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PORTLAND, Ore. ( TheStreet) -- We've made it to Week 7 of the National Football League season and every home game has been televised. That means the NFL's tweak to its blackout rule last year totally worked and nobody needs to change it any further, right?
Well, not quite.
There's no arguing with the results of that rule change thus far in 2013, but it hasn't exactly been flawless.
Under the NFL original television rule, which dates back to an act of Congress in 1961, home games couldn't be shown on TV stations that broadcast within a 75-mile radius of the stadium if non-premium tickets weren't completely sold out 72 hours before kickoff. Last year, the NFL allowed teams the option of calling games "sellouts" at 85% capacity and keeping them on local television.
The Minnesota Vikings, Oakland Raiders, Miami Dolphins and Tampa Bay Buccaneers -- the latter of which blacked out 25 of 29 home games between 2010 and 2012 even under the new rule -- all opted to lower the bar. The Cincinnati Bengals, San Diego Chargers and Buffalo Bills -- all of which struggled with ticket sales in recent years -- vociferously rejected the NFL's offer. The rule change didn't prevent its adherents or detractors from blacking out 15 games combined last year. That's down from 16 in 2011 and 26 in 2010, but even that number was too high for the NFL's critics.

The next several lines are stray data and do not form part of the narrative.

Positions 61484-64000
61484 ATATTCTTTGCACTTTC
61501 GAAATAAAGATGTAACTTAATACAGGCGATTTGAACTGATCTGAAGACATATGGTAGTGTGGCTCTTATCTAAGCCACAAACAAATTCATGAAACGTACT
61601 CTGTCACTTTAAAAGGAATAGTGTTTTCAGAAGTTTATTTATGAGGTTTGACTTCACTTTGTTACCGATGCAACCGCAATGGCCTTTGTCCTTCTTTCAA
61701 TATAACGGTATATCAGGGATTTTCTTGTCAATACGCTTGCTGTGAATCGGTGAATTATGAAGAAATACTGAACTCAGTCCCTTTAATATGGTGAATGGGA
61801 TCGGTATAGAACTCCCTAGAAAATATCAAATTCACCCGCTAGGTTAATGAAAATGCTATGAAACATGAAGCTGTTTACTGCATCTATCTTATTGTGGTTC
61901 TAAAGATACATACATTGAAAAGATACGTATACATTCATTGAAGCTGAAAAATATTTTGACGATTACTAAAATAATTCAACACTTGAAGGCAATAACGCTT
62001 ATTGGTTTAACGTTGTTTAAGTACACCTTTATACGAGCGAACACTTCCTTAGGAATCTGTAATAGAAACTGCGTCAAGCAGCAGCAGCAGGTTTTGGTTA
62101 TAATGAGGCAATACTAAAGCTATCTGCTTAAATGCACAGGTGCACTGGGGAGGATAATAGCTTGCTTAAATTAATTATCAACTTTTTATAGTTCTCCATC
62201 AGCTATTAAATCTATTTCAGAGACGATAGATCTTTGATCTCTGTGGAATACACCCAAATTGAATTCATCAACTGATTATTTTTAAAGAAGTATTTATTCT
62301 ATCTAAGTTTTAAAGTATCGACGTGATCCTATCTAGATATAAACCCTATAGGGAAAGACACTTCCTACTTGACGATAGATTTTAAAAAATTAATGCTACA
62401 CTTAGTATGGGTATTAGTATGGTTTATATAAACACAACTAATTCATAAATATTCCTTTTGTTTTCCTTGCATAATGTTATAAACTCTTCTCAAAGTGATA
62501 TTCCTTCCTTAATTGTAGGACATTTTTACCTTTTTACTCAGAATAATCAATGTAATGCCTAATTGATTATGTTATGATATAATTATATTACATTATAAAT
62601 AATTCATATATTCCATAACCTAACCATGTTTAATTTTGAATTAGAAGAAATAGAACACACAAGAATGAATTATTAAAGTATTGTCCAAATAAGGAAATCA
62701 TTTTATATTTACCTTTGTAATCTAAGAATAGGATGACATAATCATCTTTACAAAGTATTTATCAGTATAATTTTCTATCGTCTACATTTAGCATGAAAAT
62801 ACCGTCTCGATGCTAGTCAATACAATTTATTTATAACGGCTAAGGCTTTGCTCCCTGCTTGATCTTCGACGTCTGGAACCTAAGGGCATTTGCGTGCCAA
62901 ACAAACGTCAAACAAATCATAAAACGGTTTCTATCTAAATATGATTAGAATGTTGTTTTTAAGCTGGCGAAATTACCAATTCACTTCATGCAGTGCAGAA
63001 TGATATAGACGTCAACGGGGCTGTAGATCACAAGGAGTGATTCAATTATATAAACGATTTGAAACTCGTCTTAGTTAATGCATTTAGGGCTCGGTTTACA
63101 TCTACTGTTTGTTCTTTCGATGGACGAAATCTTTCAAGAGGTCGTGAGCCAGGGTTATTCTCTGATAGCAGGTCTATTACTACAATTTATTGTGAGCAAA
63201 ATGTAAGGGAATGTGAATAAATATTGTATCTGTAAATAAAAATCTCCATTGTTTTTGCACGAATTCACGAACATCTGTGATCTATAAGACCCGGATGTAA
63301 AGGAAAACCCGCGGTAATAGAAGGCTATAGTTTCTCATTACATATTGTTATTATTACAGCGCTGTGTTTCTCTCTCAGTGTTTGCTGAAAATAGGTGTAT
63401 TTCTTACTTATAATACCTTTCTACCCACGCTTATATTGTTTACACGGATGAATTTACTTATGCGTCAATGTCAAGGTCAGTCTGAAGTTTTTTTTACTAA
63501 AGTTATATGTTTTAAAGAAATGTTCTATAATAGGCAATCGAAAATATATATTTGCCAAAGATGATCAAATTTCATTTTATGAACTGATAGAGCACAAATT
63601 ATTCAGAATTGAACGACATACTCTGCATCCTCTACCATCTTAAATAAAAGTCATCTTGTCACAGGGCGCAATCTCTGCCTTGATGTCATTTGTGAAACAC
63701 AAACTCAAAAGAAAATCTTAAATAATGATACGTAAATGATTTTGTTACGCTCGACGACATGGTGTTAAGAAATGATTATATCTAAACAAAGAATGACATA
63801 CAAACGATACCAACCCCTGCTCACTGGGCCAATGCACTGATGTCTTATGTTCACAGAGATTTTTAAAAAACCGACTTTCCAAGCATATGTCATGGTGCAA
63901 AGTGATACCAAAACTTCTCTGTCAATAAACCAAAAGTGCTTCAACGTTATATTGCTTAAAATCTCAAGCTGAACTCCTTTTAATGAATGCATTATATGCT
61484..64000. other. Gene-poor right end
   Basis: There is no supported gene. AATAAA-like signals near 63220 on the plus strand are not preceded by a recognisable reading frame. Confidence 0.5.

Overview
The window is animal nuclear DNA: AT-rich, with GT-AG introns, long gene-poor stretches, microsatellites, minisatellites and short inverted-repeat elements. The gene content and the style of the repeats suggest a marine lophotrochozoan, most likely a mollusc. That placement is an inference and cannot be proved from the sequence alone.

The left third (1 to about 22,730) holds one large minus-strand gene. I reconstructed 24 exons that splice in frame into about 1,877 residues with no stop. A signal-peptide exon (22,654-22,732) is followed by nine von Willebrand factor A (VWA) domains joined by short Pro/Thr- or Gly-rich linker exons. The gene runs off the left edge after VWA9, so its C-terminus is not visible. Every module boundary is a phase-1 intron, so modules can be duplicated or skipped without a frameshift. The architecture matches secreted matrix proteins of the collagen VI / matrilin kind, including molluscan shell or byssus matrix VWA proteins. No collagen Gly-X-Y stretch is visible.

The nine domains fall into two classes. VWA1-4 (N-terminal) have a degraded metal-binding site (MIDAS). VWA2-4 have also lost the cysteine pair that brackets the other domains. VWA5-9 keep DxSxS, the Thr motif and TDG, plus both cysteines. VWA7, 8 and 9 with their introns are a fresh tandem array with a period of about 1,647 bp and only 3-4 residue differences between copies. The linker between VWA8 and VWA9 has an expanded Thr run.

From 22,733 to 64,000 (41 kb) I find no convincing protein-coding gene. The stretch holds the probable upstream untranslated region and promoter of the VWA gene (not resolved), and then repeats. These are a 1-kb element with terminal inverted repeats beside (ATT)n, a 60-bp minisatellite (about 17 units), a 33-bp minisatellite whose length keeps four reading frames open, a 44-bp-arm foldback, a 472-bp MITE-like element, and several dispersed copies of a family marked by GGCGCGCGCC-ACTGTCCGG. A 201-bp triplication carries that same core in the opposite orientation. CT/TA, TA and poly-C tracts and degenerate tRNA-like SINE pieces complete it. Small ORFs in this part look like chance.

Republican senator and former presidential nominee John McCain of Arizona
introduced legislation in May that would prevent the NFL from blacking out home games played in stadiums built with public money -- and a full 30 of the NFL's 31 stadiums have had a portion of their costs paid for with tax dollars. It cost an average of $525 million to cover each of 20 NFL stadiums built since 1997, according to
a Minnesota study looking into the likely costs of a new stadium for the Vikings. The total estimate is that 56% of those stadium costs -- or roughly $238 million per stadium -- were paid for with public funds. That's nearly $4.8 billion in tax dollars spent on NFL stadiums alone, but economists estimate that continued costs including maintenance, infrastructure and renovations dip into more tax money and force the public to pay upward of
70% of a stadium's cost.